Friday, October 28, 2011

Re-Post: Dear Mom

Recently, author Marianne K. Martin wrote an article,Double Edged Blessing, which touched me deeply. In it, she mentioned the letter that I wrote to my mother on her birthday. It's going to be her birthday again (October 31). I'm re-posting this letter in honor of  her birthday.  


Thanks, Marianne, for helping to spread our message about the humanity of all people and working to end hate crimes against the LGBT community. (Please follow the hyperlinks to follow up on Martin's books and visit the Pittmann Puckett Documentary web.)

Oasis Reflection: It's October again.


Halloween is Susan Pittmann, my mother's, birthday. When I see pumpkins, black cats and witches, I think of her. Why would that be a concern, you may wonder. You see, she was murdered in a hate crime 18 years ago by our neighbor, Jim Brooks. (I wrote about the murder.) Since that time a lot has happened around her story. Isn't it strange how a life can continue in some way even after it passes? Every October brings with it a time to reflect, whether I want to or not, about that tragic event. I thought I would just go ahead and write about it here, on my 100th blog post.

Dear Mom,
I turn to you on this day because I am compelled to embrace your life. You are the door that has led me on so many life journeys. I want to thank you for your strength and open mindedness. Do you remember that you once told me that I could have benefited from a mom who was more sensitive? I want you to know that you were enough, and that I did not need any other mother.
You were a strong straightforward person- a woman bound to accomplish, an entrepreneur, and a visionary. We had our differences. You liked having a practical vegetable garden and I loved growing flowers. You liked painted properties and I liked painted canvas. You were tough and I was sensitive. You were a 'people person' and I was somewhat reserved. Let me be clear about your insight, Mom, you were wrong because you were exactly what I wanted and needed. You taught me to toughen up, and I'm still learning that lesson from you.

Do you see that book cover I posted here, Love in the Balance? It arrived in the mail last week. It has a character, Evonne, who is loosely based on you. And the scene of the murder trial, news reports, the sentencing of Mr. Brooks are all factually correct. Some of it sounds like it came right out of the TV news reports, "Our top story tonight is the double murder this morning of two local women at their home in a quiet rural neighborhood...It is unclear whether the murders were the result of a boundary dispute. The women were in the process of installing a fence separating their property from that of the suspected killer." There is one mention about a daughter, Jenny, who spoke to the reporters and at the funeral. Her words make people understand that her mother was a loving mother, grandmother, and friend-and that living a lesbian lifestyle does not mean that you are someone who is separated from the normal embrace of family life. That message is what I try to share as well. I think you would like the book. It's about self-acceptance and celebrating life.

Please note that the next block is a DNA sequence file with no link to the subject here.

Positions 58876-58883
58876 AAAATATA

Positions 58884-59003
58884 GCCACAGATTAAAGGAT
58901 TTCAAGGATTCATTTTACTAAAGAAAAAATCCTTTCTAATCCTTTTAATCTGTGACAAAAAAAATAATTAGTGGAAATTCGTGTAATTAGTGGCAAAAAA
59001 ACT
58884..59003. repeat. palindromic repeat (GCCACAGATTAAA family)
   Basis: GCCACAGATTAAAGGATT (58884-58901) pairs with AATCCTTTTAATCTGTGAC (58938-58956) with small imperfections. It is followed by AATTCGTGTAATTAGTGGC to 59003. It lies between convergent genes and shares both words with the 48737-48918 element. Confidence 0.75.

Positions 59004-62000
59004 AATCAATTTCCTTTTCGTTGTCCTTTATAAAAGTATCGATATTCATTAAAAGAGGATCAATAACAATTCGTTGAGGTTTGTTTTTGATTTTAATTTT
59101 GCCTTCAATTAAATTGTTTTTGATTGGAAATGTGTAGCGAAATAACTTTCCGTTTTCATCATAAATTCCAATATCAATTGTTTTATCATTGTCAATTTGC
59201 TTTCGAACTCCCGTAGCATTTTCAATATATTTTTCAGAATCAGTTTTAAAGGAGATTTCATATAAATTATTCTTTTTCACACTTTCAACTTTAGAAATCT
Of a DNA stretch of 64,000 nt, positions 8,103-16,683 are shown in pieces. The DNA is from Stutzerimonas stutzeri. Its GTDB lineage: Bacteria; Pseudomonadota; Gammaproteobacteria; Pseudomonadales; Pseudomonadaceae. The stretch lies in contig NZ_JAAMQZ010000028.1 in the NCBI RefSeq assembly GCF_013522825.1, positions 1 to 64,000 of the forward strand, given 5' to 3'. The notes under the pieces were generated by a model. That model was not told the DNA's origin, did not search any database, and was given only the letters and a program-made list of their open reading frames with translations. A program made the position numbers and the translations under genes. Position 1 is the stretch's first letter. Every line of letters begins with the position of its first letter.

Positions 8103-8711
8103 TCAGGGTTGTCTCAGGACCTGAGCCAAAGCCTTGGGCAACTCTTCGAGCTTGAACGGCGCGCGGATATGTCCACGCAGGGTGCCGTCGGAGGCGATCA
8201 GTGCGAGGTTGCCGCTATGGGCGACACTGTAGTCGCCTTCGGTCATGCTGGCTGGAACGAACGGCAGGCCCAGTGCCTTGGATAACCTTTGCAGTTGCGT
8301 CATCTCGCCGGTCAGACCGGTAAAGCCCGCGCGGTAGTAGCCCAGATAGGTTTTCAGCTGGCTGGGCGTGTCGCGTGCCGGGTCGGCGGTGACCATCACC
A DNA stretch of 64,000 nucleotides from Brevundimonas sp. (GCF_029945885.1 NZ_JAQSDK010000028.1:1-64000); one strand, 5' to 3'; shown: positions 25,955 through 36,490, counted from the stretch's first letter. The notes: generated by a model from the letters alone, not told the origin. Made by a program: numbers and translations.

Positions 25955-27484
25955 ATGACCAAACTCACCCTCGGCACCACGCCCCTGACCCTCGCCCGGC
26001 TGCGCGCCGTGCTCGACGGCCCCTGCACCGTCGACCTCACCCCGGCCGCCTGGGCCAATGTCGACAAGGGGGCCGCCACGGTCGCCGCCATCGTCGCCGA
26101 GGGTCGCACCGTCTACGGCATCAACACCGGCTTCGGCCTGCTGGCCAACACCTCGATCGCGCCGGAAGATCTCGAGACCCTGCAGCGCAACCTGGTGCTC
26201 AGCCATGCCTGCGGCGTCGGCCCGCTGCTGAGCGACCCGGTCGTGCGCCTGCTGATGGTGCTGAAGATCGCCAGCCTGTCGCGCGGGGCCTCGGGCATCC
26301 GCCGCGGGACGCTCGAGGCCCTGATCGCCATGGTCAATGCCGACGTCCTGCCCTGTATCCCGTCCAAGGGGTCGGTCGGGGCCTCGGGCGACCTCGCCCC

I found out about the book because the author, Marianne Martin, was interviewed by the film maker, Brian Alexander for the Pittmann Puckett Documentary- yes, there is a film being made about you and your partner's murder, and how it mobilized the gay-lesbian community into action. Did you know that the Michigan organization you founded (with others), Affirmations, is still going strong? It serves as a community and support center for people who are discovering and/or celebrating their sexual identity. There is an art gallery named after you, too, and I copied the dedication for you:


The Pittmann-Puckett Art Gallery was founded in memory of two of Affirmations founding members and strongest supporters, Susan Pittmann and Christine Puckett. The couple was killed in their home by a neighbor in 1992.


I went to Michigan last March to be interviewed for the film. It was a powerful experience, and I felt as though I could say all that was important to me about you and your murder. I hope the film is seen by many people, and that it continues to expand and open the perception of those who are narrow-minded. While I was there, I was able to visit the Pittmann-Puckett Art Gallery. I was proud to know that your presence continues to be felt within that organization. I particularly appreciate that an art gallery was named after you (and Christine). Do you remember that the first college class I ever took was with you? And it was art history?
I am strengthened by the memory of how you lived your life. Your graduation from Wayne State University at 50 years young-as you would say-continues to inspire me to strive forward regardless of artificial age limits. Thank you for showing me how to change and become strong enough to obtain my goals in life.
Just before you were killed, you told me that you were proud of me and how I lived my life. Mom, I hope I always make you proud of me. I hope my life reflects the best of your legacy. I will always love you.


Your daughter,


Cynthia "Sue"-included for you, Mom xxoo


PS. You will be happy to know that the Hate Crimes Bill was signed into law just three hours ago.

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To order Marianne K. Martin's books:
Love in the Balance
Indelible Heart

Please click on the hyperlink on the sidebar (rainbow Michigan) to visit Brian Alexander's web page: The Pittmann/Puckett Documentary.

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